I was a wonder-blogger as we led up to the Mystery Writers of America Edgar Awards banquet. This year, I read, reviewed, and ranked in three categories. My calls:
- Best Novel – Canary by Duane Swierzynski
- Best First Novel – Luckiest Girl Alive by Jessica Knoll
- Best Paperback Original – The Long and Faraway Gone by Lou Berney
And then I totally flaked out once the winners were announced. And I haven’t reviewed a dang thing since then. Life! Go figure.
But for those who were anxiously awaiting, the alignment this year was less than perfect: MWA and I agreed on just one out of three.
- Best Novel went to Lori Roy’s fabulous Let Me Die in His Footsteps, which I ranked third.
- Best First Novel went to The Sympathizer, by Viet Than Nguyen, which I ranked #2.
- And it was “winner winner chicken dinner” because the actual judges gave the totally deserving Lou Berney the Edgar for The Long and Faraway Gone.
Berney’s book was the one that really resonated with me out of all the nominees this year. I ended up buying it several times, because I gave the darn thing as a gift to friends and relatives out of sheer enthusiasm. My dad loved it but argued with the ending. Here’s where you can get all the info on this year‘s nominees and winners.
I’ve been reviewing Edgar nominees since 2010. That year was stellar: I had 100% agreement, as both Literary Lunchbox and the MWA gave John Hart’s The Last Child and Stefanie Pintoff’s In the Shadow of Gotham awards. In 2011, I sank to the depths at 0% (but I still think my calls were better). In 2012, it was 50%. MWA and Lunchbox agreed on Mo Hayder’s Gone, but I gave All Cry Chaos by Leonard Rosen the edge over Lori Roy’s winner, Bent Road. 2013 was tough, at another 0%… but I think everyone expected Gone Girl to triumph over Dennis Lehane’s Live by Night. And Chris Pavone’s debut, The Ex-Pats, was awfully good. In 2014, it was another 50% and I defer to MWA, Red Sparrow deserved its win, but we agreed with William Kent Krueger’s Ordinary Grace. And last year I totally called it with Tom Bouman’s Dry Bones in the Valley as the best debut, although I figured Mo Hayder for a second win with Wolf, and Stephen King took the Edgar home for Mr. Mercedes.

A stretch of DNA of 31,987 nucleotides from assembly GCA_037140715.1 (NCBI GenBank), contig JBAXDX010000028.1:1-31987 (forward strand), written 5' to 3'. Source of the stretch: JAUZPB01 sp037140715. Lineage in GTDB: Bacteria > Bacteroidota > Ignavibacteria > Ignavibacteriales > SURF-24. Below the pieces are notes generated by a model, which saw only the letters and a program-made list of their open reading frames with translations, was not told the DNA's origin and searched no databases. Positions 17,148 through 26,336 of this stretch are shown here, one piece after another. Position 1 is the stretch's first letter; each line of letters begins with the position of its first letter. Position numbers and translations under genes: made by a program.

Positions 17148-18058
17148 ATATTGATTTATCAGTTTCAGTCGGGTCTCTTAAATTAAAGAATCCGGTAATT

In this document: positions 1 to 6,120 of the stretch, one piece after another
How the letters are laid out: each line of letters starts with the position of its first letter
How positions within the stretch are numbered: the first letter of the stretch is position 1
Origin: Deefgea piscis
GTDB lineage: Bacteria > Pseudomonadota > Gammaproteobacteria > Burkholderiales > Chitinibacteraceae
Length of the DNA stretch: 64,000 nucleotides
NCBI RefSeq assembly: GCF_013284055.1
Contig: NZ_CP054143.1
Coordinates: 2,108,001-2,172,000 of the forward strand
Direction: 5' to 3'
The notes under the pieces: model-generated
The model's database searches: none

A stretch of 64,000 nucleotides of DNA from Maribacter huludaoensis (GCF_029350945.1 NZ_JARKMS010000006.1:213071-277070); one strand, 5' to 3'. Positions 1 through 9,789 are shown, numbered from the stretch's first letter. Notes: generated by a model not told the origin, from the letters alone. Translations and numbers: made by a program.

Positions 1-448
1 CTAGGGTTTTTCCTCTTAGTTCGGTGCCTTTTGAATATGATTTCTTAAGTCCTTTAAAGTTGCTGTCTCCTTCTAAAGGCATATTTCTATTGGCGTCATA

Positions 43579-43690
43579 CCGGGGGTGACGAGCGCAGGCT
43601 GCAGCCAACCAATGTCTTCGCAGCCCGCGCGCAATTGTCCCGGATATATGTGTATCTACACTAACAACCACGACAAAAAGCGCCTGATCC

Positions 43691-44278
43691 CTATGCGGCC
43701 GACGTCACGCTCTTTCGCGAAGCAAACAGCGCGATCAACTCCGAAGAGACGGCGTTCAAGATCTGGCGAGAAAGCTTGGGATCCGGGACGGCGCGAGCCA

At any rate, before I returned to the world of reading and reviewing, I felt that closure was necessary, Edgars-wise. Thanks for reading.